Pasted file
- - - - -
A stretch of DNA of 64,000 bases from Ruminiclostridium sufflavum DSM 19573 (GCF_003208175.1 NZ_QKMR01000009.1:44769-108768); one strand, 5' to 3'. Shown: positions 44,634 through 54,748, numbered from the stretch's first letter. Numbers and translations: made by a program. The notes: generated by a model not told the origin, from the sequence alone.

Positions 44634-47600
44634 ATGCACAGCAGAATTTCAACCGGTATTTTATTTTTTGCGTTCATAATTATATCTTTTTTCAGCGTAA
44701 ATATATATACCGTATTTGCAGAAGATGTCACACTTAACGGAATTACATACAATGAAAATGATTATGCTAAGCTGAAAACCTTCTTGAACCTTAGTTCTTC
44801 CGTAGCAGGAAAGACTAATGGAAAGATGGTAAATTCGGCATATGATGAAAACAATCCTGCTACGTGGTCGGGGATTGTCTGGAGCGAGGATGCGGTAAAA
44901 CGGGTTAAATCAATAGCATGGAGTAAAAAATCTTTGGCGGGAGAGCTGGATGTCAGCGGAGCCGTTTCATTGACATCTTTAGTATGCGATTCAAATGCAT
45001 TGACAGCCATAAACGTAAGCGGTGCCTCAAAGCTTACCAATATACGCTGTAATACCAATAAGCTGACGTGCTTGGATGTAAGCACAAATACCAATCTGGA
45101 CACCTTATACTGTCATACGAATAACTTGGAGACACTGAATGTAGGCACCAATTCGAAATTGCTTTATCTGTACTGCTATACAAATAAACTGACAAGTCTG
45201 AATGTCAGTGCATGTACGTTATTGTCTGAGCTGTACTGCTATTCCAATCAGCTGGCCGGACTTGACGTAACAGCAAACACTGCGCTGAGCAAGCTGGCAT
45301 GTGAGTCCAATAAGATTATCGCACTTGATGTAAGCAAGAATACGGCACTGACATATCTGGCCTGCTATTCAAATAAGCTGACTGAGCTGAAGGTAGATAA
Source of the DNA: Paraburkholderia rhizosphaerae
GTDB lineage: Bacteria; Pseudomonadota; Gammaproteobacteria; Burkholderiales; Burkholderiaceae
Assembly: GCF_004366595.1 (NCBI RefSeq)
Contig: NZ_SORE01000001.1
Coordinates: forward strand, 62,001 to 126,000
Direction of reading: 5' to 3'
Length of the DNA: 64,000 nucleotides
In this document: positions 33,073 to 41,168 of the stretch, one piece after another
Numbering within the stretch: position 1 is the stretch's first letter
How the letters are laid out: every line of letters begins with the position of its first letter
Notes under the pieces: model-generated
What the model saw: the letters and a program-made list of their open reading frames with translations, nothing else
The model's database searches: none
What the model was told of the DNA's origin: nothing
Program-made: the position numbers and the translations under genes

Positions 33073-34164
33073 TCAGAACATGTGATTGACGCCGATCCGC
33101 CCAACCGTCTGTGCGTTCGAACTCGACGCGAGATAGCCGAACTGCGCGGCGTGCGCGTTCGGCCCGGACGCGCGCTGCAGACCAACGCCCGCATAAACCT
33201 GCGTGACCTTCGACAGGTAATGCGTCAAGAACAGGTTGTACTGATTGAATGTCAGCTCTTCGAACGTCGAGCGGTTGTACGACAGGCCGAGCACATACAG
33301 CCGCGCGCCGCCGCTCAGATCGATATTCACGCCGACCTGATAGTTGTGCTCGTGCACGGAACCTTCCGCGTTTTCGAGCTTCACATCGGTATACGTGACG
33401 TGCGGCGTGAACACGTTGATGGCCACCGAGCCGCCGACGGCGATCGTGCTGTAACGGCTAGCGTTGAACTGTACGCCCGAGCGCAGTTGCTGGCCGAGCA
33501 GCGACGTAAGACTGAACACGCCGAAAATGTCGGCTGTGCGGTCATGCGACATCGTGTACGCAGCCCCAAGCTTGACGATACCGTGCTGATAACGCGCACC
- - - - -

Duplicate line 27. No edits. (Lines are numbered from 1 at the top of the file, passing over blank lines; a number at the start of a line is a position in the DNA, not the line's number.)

33073 TCAGAACATGTGATTGACGCCGATCCGC